19. 19. Garcia-Murillo et al. Regulation and innovation in the Argentinean telecommunications sector "Number portability requires a significant investment that is not necessarily reasonable. If we examine the markets where number portability has been implemented, we observe that only an average of 5% of the customers port their numbers. Why should operators have to invest so much money in a service that the client will not use? This investment can be used to launch more relevant products for our clients."If number portability had been implemented, perhaps more players would have entered the market and it would have forcedcompanies to be innovative—not only in the services and tariffs provided, but also in quality and customer service offeringsthat would help them to retain customers.Universal Service Fund (USF)Something similar happened with the Universal Service fund (USF), also mandated by the 764 Decree of 2000. The USFrequires a 1% contribution from telecommunications companies’ revenue. These resources are then to be used to provideaccess in unprofitable locations in the interior of the country. Even though is mandated in the law, this system has never beenstructured. Many of the interviewed representatives of SMEs and cooperatives are unaware of the program and they raiseddoubts about the regulator collecting them. A manager of an SME located in Capital Federal told us: ―Governmental agenciesdo not always „respect‟ this fund which is exclusively owned by the telecommunications company. The fund has not been usedin any significant project as far as I am concerned.”On the other side, managers of large firms believe they can use this money in a better way than the government does. Amanager of a big company thinks it would be better if they kept this 1% of their income rather than handing it to the state. Inthis regard, he said: "Basic rules were established some years ago but it has never been regulated yet. The existence of thiscontribution prevents our company‟s growth in less profitable areas”.The impact of the lack of regulations for a universal service fund simply meant that companies, such as cooperatives, whocould have benefited from these resources did not plan or even intend to apply or compete for projects. They were, for themost part, unaware that this initiative even existed.SpectrumAccording to a Secretary of Communications announcement, spectrum auction of AWS band (1.7-2.1 MHz, used for mobilebroadband services) is to be held this year. This process has been delayed and players are not sure that the SeCom will meetthe deadlines. This lack of predictability has great impact on operators’ deployment plans. Big operators need to improvetheir 3G services, and this spectrum band is crucial to meet customers’ expectations. SMEs are looking closely at this band; itis a good opportunity for them to deploy niche services such as those based on WiMax technology. A manager of an SMElocated in Santa Fe told us: "In this case, we can see the absence of the state. I participated in several seminars in order tolearn about this subject but as of today, no one can tell me anything about the technical plans, nor how much money we needin order to access a license in this band.”Regarding spectrum issues, a manager of an SME located in Capital Federal told us: "The NCC created a record of thosecompanies interested in offering WiMax-based services. More than 1250 SMEs and cooperatives were enrolled. The auctionwas to take place in March 2009. These enrolled companies have invested more than $25 million. For now there is nowillingness to auction this frequency band. The announcements are not realistic and small businesses with interestdevelopment are not being favored at all. That fact that some regulatory issues are not being implemented causes frustrationfor the investors, entrepreneurs and the market which expects to reap the benefits of innovation. One thing is the written lawand something different is the implementation of that law."The problems with national regulations affect not only SMEs but also large companies seeking to invest in Argentina. Amanager of a big company that provides telecommunications services throughout the country told us: "The licenses takeyears to be awarded, from three to five years. Tariffs are not updated; there is no reference price for termination charges, nospecifications for facilities access from one carrier to another. This creates an artificial barrier. The regulator must be awareof the fact that investment is not a philanthropic activity, the investor must have a return on their investment and if theregulatory framework is not clear the country will attract no investments.CONCLUSIONS AND RECOMMENDATIONSIn this paper we propose a theoretical framework that can help us understand the impact of regulation and the actions ofregulators on innovation in the telecommunications sector.Proceedings of the 3rd ACORN-REDECOM Conference Mexico City Sep 4-5th 2009 203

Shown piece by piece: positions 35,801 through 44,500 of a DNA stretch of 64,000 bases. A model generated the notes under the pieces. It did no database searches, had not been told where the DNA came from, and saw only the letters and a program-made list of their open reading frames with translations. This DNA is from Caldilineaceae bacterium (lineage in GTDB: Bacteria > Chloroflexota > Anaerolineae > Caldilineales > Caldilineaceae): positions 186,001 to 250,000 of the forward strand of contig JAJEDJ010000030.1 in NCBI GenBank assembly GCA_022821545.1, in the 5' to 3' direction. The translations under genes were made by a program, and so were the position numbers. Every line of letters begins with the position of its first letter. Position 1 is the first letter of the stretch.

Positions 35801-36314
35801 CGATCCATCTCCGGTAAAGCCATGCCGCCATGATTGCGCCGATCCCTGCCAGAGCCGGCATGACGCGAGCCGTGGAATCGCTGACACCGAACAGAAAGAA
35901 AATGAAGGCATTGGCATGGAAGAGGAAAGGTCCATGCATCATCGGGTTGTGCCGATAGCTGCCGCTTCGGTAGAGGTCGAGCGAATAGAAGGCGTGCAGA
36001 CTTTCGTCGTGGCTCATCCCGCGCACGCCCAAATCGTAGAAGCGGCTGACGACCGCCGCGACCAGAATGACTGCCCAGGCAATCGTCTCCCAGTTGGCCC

20. 20. Garcia-Murillo et al. Regulation and innovation in the Argentinean telecommunications sectorThe framework links innovation to resources and resources to regulation.The evidence provided suggests that it is not only independence, transparency, and accountability that matters. Investment ininnovation and invention also requires timely and predictable policy decisions, as well as fair enforcement. Without these,companies find themselves operating in an uncertain environment that is not conducive to investment.Unlike other innovation studies, we focus on a less-developed country and find that it is often not their actions, but their lackthereof, that negatively affects the innovative process.We nonetheless find that even in such circumstances there are companies that continue to operate and introduce innovations,even though these are, for the most part, quite minor. In an unfavorable regulatory environment, companies become evenmore reluctant to invest. It is thus not surprising that innovations in this less-developed country have generally beenimitations and even these are slow to get introduced.In an uncertain regulatory context, when it comes to key areas such as licensing and authorizations for new services andinterconnection fees, companies are facing obstacles that affect innovation. Delay, inaction and lack of predictability areimpacting directly in the ability of a company to implement innovations because uncertainty affects their resources. As wewere able to see, although small business units appear to be the most affected by this uneven regulatory framework, bigcompanies are also being harmed, especially in their large investment plans.Of the three factors that negatively affect innovation identified here , fairness and lack of predictability have the worst impacton innovation. Regulators, even when late, should provide clear time and decision guidelines that can help companies plantheir long term investments.This study is clearly exploratory and greater evidence needs to be collected from other countries to determine if these factorsindeed have a pervasive effect on innovation in both the short and, most importantly, the long term. A long term effect cangenerate a culture in the private sector that avoids risks, further impairing a country’s technological development.REFERENCES1. Aghion, P., & Howitt, P. (1992). A model of growth through creative destruction. Econometrica: Journal of the Econometric Society, 323-351.2. Black, J. (2002). Critical reflections on regulation. Australian Journal of Legal Philosophy, 27 (1).3. Caerteling, J. S., Hahnan, J. I. M., & Doree, A. G. (2008). Technology commercialization in road infrastructure: How government affects the variation and appropriability of technology. Journal of Product Innovation Management, 25 (2), 143-161.4. Castellacci, F. (2008). Innovation and the competitiveness of industries: Comparing the mainstream and the evolutionary approaches. Technological Forecasting and Social Change, 75 (7), 984-1006.5. Cho, D. S. (1992). From subsidizer to regulator - The changing role of the Korean government. Long Range Planning, 25 (6), 48-55.6. Fagerberg, J., & Srholec, M. (2008). National innovation systems, capabilities and economic development. Research Policy, 37 (9), 1417-1435.7. Frenkel, A., Shefer, D., & Miller, M. (2008). Public versus private technological incubator programmes: Privatizing the technological incubators in Israel. European Planning Studies, 16 (2), 189-210.8. Gabelmann, A. (2001). Regulating European telecommunications markets: unbundled access to the local loop outside urban areas., Telecommunications Policy (Vol. 25, pp. 729(721)).9. Garcia-Murillo, M., and Pick, James. (2004). Interconnection Regulation: Explaining Dominance by Incumbents in Mexico and the United States. Communications and Strategies, 53 (1).10. Gouldson, A., & Bebbington, J. (2007). Corporations and the governance of environmental risk. Environment and Planning C: Government & Policy, 25 (1), 4-20.11. Gruber, H., & Verboven, F. (2001). The evolution of markets under entry and standards regulation—the case of global mobile telecommunications. International Journal of Industrial Organization, 19 (7), 1189-1212.Proceedings of the 3rd ACORN-REDECOM Conference Mexico City Sep 4-5th 2009 204